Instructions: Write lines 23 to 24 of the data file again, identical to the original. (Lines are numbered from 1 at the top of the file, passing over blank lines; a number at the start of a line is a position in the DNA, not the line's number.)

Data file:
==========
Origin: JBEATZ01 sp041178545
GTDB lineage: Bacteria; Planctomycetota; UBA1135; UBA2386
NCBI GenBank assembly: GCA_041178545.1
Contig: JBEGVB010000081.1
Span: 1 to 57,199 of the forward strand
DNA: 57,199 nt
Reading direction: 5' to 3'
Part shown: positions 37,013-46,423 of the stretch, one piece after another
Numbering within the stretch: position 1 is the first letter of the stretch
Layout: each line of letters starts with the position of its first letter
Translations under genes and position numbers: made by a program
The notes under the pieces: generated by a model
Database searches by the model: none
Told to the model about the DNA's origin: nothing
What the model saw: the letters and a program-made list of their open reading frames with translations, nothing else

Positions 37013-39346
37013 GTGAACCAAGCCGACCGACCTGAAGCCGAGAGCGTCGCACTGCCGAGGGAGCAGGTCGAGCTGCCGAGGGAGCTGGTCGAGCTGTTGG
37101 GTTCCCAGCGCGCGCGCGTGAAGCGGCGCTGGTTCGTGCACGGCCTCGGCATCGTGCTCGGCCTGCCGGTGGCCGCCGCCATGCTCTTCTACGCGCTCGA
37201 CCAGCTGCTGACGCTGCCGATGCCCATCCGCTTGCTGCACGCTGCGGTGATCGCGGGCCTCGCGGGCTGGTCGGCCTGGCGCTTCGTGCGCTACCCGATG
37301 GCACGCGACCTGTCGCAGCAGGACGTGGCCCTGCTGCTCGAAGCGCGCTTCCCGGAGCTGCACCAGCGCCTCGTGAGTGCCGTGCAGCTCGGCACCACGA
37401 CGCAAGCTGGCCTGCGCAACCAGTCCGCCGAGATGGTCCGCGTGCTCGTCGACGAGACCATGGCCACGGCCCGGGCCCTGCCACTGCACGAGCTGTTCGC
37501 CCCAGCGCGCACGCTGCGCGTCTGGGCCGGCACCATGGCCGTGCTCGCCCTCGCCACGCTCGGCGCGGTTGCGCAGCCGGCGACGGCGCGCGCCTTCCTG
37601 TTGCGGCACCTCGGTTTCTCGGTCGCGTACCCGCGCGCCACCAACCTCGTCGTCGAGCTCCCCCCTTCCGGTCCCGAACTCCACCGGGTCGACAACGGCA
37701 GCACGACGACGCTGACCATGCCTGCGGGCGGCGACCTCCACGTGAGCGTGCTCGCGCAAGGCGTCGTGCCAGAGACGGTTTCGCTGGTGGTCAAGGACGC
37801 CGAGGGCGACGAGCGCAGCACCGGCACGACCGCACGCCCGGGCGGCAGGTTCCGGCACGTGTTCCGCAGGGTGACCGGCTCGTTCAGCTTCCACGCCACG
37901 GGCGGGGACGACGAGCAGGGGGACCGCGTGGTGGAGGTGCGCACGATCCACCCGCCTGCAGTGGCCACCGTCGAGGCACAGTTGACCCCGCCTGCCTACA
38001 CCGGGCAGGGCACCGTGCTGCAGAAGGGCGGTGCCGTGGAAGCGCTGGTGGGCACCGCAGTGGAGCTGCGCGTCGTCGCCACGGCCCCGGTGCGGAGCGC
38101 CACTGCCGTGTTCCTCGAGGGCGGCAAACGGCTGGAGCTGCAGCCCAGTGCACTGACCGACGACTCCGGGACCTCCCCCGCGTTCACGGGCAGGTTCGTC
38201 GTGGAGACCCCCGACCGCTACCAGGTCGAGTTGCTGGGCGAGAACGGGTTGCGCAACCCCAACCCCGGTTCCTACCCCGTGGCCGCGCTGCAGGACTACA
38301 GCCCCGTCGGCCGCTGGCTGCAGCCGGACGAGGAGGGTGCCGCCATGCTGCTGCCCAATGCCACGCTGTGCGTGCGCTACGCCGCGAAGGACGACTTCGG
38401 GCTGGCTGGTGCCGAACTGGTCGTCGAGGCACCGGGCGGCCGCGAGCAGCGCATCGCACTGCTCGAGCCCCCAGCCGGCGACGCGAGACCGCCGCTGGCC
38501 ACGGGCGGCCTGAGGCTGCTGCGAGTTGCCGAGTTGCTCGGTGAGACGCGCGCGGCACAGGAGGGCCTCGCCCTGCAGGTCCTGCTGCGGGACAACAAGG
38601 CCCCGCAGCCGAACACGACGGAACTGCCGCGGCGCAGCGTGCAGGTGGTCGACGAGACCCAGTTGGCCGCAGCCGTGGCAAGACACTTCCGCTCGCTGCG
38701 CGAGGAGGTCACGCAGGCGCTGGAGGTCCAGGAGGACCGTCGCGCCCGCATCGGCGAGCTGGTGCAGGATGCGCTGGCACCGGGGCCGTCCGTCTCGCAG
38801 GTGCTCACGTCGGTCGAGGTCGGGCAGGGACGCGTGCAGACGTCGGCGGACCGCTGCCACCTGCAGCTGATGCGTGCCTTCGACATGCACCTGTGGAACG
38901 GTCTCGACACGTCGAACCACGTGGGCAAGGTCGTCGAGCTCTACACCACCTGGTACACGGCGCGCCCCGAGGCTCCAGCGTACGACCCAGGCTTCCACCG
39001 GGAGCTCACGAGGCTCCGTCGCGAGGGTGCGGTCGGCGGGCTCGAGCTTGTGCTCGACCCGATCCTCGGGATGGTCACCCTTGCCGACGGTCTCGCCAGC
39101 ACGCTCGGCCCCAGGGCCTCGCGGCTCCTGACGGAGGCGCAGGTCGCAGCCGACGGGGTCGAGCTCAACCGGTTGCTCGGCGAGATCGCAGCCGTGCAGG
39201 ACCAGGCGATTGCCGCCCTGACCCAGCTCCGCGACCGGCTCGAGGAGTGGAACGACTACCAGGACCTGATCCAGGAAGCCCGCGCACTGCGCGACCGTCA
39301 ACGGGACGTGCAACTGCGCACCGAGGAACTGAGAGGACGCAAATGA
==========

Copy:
37601 TTGCGGCACCTCGGTTTCTCGGTCGCGTACCCGCGCGCCACCAACCTCGTCGTCGAGCTCCCCCCTTCCGGTCCCGAACTCCACCGGGTCGACAACGGCA
37701 GCACGACGACGCTGACCATGCCTGCGGGCGGCGACCTCCACGTGAGCGTGCTCGCGCAAGGCGTCGTGCCAGAGACGGTTTCGCTGGTGGTCAAGGACGC